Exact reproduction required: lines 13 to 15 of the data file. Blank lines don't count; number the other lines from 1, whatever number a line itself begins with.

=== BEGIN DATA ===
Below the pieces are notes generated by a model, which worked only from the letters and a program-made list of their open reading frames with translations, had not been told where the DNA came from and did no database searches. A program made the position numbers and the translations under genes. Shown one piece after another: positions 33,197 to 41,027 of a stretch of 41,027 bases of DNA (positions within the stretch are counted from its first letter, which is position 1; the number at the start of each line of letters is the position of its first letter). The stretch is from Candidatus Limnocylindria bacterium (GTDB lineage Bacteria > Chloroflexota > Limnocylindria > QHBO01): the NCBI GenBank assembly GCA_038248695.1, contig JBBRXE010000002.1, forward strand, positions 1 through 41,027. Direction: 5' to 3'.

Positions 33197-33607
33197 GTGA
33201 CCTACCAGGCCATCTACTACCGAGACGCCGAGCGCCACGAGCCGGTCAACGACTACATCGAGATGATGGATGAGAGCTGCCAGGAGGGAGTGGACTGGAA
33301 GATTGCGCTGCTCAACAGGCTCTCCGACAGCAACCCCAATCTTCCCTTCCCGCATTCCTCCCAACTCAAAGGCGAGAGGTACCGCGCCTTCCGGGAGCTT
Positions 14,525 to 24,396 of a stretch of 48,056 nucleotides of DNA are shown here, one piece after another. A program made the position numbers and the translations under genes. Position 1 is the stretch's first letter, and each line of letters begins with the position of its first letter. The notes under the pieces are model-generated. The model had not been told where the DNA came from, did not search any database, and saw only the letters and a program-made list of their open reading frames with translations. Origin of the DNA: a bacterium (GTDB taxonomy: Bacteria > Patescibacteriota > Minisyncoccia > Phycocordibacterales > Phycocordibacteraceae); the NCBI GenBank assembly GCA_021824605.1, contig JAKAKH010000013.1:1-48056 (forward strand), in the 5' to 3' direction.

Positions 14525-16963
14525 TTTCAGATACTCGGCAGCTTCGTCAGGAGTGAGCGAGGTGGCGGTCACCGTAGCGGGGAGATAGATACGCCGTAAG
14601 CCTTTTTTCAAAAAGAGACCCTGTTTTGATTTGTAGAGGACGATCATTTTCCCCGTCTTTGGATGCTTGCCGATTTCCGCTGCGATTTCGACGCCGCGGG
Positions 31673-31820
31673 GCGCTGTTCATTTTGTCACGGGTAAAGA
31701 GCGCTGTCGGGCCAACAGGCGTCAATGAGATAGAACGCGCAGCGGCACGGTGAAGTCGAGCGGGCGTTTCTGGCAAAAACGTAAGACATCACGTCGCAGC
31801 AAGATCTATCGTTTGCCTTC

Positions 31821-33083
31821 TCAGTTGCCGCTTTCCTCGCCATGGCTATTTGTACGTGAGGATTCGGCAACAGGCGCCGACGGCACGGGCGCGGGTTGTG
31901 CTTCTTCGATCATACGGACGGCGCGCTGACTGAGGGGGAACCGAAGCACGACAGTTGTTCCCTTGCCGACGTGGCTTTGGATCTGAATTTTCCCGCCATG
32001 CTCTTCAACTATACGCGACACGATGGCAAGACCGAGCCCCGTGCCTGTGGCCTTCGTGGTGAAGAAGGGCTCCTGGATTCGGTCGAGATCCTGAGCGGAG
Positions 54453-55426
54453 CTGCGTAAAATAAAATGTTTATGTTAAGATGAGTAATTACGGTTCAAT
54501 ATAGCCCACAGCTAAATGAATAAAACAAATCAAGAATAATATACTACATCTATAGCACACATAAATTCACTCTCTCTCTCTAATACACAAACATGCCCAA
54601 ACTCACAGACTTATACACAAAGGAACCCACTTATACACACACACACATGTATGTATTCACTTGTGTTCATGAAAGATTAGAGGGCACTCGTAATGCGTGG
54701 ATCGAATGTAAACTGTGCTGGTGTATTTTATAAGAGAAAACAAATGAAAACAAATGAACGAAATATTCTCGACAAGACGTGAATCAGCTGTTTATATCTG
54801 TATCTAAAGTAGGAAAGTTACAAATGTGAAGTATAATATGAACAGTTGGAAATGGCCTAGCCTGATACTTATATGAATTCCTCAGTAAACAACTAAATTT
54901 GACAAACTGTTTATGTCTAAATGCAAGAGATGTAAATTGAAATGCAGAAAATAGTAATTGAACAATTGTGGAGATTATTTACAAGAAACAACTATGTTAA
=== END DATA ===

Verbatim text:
31801 AAGATCTATCGTTTGCCTTC

Positions 31821-33083
31821 TCAGTTGCCGCTTTCCTCGCCATGGCTATTTGTACGTGAGGATTCGGCAACAGGCGCCGACGGCACGGGCGCGGGTTGTG